📆 28. 8. 2017 📂 HTTPS, HTTP/2, Chrome

When migrating your site to a more performant HTTP/2 protocol, it may happen that Chrome will not load a page and will display This site can’t be reached with ERR_SPDY_PROTOCOL_ERROR instead. HTTP/2 is derived from the earlier SPDY protocol, that's probably why the error message doesn't mention HTTP/2 at all.

:-( This site can’t be reached ERR_SPDY_PROTOCOL_ERROR

One of the reasons why you may see the ERR_SPDY_PROTOCOL_ERROR message is an invalid HTTP header coming from the server. Chrome is a bit more strict when processing binary HTTP/2, can't handle a header with a space instead of a dash (e.g. Referrer Policy instead of Referrer-Policy), so check your headers are being sent correctly. Firefox ignores such invalid HTTP header and will just display the page.

Here's how to find the offending header. Go to chrome://net-internals/#events (the link is not clickable, but you can just copy and paste it), type your domain into the search box there (I'll use example.com as, well, an example), then try loading your misbehaving site in a different tab. Go back to chrome://net-internals/#events and click the row with HTTP2_SESSION in Source Type column.

chrome://net-internals/#events HTTP2_SESSION Source Type

On the right side, you'll see an HTTP/2 protocol details, this is the important part:

t=50413 [st=7]  HTTP2_SESSION_RECV_INVALID_HEADER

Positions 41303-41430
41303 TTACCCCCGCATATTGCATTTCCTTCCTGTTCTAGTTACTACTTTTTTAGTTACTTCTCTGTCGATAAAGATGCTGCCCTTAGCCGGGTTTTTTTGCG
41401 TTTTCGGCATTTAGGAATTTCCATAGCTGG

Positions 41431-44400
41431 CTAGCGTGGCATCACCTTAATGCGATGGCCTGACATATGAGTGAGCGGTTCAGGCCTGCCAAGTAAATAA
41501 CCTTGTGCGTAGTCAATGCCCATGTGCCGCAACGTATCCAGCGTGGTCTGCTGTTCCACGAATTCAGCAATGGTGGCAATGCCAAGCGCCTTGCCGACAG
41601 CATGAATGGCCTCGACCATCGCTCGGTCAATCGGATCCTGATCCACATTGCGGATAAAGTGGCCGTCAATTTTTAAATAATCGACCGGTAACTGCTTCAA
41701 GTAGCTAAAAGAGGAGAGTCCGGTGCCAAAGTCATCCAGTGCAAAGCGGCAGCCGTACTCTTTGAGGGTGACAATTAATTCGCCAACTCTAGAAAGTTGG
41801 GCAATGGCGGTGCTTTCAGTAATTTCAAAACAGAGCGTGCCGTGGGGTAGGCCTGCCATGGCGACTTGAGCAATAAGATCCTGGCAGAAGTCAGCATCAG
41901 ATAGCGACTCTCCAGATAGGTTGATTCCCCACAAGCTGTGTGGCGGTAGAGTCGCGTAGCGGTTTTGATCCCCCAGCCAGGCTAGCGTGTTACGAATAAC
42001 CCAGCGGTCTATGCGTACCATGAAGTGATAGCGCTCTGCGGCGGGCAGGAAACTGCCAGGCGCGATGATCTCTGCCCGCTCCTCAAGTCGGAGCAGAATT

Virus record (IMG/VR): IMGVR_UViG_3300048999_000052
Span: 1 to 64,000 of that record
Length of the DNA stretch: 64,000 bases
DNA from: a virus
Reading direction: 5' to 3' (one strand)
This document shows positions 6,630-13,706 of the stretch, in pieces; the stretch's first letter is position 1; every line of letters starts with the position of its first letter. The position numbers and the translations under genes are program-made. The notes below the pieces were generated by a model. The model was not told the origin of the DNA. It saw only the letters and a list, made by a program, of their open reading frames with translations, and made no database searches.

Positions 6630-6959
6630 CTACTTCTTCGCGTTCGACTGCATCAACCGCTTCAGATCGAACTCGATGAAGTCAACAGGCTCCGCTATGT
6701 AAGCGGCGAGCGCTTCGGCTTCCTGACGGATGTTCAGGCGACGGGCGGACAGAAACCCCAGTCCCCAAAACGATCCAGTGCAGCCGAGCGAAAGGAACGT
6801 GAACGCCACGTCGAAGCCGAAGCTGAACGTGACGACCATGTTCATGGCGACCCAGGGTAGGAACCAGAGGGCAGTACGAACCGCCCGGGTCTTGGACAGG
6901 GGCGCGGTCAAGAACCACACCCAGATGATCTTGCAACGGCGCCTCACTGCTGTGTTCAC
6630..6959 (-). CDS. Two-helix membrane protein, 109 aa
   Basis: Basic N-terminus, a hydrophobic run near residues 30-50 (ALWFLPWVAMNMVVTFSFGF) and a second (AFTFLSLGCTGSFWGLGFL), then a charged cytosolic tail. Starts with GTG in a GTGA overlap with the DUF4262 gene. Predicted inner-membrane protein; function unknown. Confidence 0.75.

--> header_name = "referrer policy"
                --> header_value = "same-origin"
t=50413 [st=7]  HTTP2_SESSION_SEND_RST_STREAM
                --> description = "Could not parse Spdy Control Frame Header."
                --> error_code = "1 (PROTOCOL_ERROR)"
                --> stream_id = 3

See the line with HTTP2_SESSION_RECV_INVALID_HEADER? There's an invalid header just below it, in this case it's the referrer policy header, with space instead of dash. Header names in HTTP/2 must be converted to lowercase, so even if you send Referrer-Policy from your app, the browser sees referrer-policy. Or invalid referrer policy in this case.

You'll find a lot of interesting things about your browser internals in chrome://net-internals/. There are requests which are not even displayed in Developer Tools, like the ones coming from extensions. Go and check it out, might be handy next time you need to debug something. I've used it when researching Opera browser “VPN” or unencrypted “VPN” in UR browser.

Michal Špaček

I build web applications and I'm into web application security. I like to speak about secure development. My mission is to teach web developers how to build secure and fast web applications and why.

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